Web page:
Track chairs

  • Marita Turpin (marita.turpin[at], University of Pretoria, South Africa)
  • Kirstin Krauss (krauske[at], University of South Africa,South Africa)
  • Machdel Matthee (machdel.matthee[at], University of Pretoria, South Africa)

Overview of the Research area

Information systems researchers in developing countries are often criticised for drawing on theories and methods that were developed in Western regions, to interrogate problem issues where the local context is different from where the theories or methods originated (e.g. Davison and Martinsons, 2016). There have been attempts to remedy this situation, in particular in the area of ICT4D theories. For example, the Information Systems Journal recently announced a special issue on Indigenous Theory that was accompanied by initiatives to assist researchers from developing countries to better articulate their theorising and to develop quality high-impact papers.

A recent review of ICT4D research in South Africa (Turpin, 2018) revealed a significant number of process and method related local innovations in ICT4D. Examples include contributions on project selection (Plauché  et al. 2010), community entry (Krauss, 2017), user requirements elicitation (Mamba and Isabirye, 2015), project management (Pade-Khene et al. 2011), and policy evaluation (Krauss, 2013). From the papers reviewed by Turpin, it seems that these innovations are often not explicitly reported as locally developed process or method contributions by the authors, and as such these publications are not adequately recognised by the international IS community.

We contend that ICT4D research in developing countries often go hand-in-hand with local improvisations (Ali and Bailur, 2007) and innovations, as necessitated by the unique local circumstances and contexts. Local researchers regard such improvisations or adaptations – where they apply their knowledge of the local context - as part of their job to make things work, and since these innovations are often not the original aim of their project, they do not necessarily seek recognition for it. It also seems that local researchers do not realise the unique and relevant contributions they come up with, often simply because they are so immersed in local realities, that the innovations and adaptations seem to them to be ‘common sense’ or ‘obvious’. As such, their contributions are not adequately articulated as innovative, unique, contextualised, or ‘interesting’. It also seems that local authors do not adequately position their work in broader or international ICT4D discourses.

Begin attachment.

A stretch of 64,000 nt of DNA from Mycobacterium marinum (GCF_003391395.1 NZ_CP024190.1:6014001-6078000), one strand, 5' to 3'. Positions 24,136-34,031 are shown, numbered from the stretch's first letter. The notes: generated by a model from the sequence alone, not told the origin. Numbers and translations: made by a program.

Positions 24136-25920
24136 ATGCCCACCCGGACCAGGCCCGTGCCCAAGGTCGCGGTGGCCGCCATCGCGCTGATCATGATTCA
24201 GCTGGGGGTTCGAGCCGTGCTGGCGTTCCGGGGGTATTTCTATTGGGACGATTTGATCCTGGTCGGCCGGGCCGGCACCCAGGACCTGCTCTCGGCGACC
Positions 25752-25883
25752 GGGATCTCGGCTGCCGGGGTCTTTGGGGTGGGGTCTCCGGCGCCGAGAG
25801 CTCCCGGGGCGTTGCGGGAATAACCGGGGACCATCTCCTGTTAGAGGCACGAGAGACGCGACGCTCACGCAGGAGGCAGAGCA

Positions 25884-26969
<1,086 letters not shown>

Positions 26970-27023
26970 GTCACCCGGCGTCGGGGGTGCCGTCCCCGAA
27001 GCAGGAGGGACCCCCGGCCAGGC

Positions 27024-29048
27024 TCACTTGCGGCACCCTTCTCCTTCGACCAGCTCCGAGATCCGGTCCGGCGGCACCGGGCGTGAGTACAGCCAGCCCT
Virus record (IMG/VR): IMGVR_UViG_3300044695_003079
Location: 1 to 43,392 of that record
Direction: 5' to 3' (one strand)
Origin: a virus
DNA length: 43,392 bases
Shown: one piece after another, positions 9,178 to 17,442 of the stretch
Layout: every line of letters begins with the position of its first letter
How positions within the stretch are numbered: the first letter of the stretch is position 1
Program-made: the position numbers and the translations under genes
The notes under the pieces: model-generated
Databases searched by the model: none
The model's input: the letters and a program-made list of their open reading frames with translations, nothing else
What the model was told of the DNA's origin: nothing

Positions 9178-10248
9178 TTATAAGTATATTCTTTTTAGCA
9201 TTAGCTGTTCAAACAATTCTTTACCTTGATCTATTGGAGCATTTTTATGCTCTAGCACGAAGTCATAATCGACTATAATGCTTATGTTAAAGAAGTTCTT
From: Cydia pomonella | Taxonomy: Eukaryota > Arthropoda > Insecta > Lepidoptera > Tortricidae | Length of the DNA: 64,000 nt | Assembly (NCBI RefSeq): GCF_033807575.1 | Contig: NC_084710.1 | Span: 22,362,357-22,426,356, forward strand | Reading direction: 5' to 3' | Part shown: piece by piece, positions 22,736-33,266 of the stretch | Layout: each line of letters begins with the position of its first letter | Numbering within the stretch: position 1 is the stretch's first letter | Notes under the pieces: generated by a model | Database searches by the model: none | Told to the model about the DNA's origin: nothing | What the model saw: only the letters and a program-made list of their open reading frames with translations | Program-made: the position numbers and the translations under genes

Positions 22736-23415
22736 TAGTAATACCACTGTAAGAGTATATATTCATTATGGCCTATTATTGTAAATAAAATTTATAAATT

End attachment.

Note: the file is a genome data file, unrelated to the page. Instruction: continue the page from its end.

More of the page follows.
Exemplar topics and types of contributions looked-for

In this track, we invite ICT4D researchers from developing countries to share their locally developed innovations, in particular those associated with ICT4D project processes or research methods that they adapted, appropriated, particularised, or created for local ICT4D problem solving. Examples of topics can include, but are not limited to:

  • Stakeholder engagement processes.
  • User requirements elicitation.
  • Project management.
  • Monitoring and evaluation.
  • Research philosophy.
  • Research strategy.
  • Locally relevant data collection methods.
  • Culturally appropriate methods to doing interviews, participant observation, project management, teaching with technology, and so forth.
  • Appropriate research dissemination methods.

References and Bibliography

Ali, M. and Bailur, S., 2007. The challenge of “sustainability” in ICT4D— is bricolage the answer? In Proceedings of the 9th International Conference on Social Implications of Computers in Developing Countries, São Paulo, Brazil, May 2007.

Davison, R.M. and Martinsons, M.G., 2016. Context is king! Considering particularism in research design and reporting. Journal of Information Technology, 31(3), pp.241-249.

Krauss, K., 2013. "Collisions between the worldviews of international ICT policy-makers and a deep rural community in South Africa: Assumptions, interpretation, implementation, and reality," Information Technology for Development, vol. 19, no. 4, pp. 296-318.

Krauss, K.E., 2017. A confessional account of community entry: doing critically reflexive ICT4D work in a deep rural community in South Africa. Information Technology for Development, pp.1-29.

Mamba, M. S. N. and Isabirye, N. 2015. "A framework to guide development through ICTs in rural areas in South Africa," Information Technology for Development, vol. 21, no. 1, pp. 135-150.

Pade-Khene, C., Mallinson, B. and Sewry, D. 2011. “Sustainable rural ICT project management practice for developing countries: investigating the Dwesa and RUMEP projects," Information Technology for Development, vol. 17, no. 3, pp. 187-212.

Plauché, M., De Waal, A., Sharma Grover, A., and Gumede, T., 2010. "Morphological Analysis: A method for selecting ICT applications in South African government service delivery," Information Technologies & International Development, vol. 6, no. 1, pp. 1-20.

Turpin, M., 2018. “Assessing South African ICT4D research outputs: a journal review”, South African Computer Journal (in press).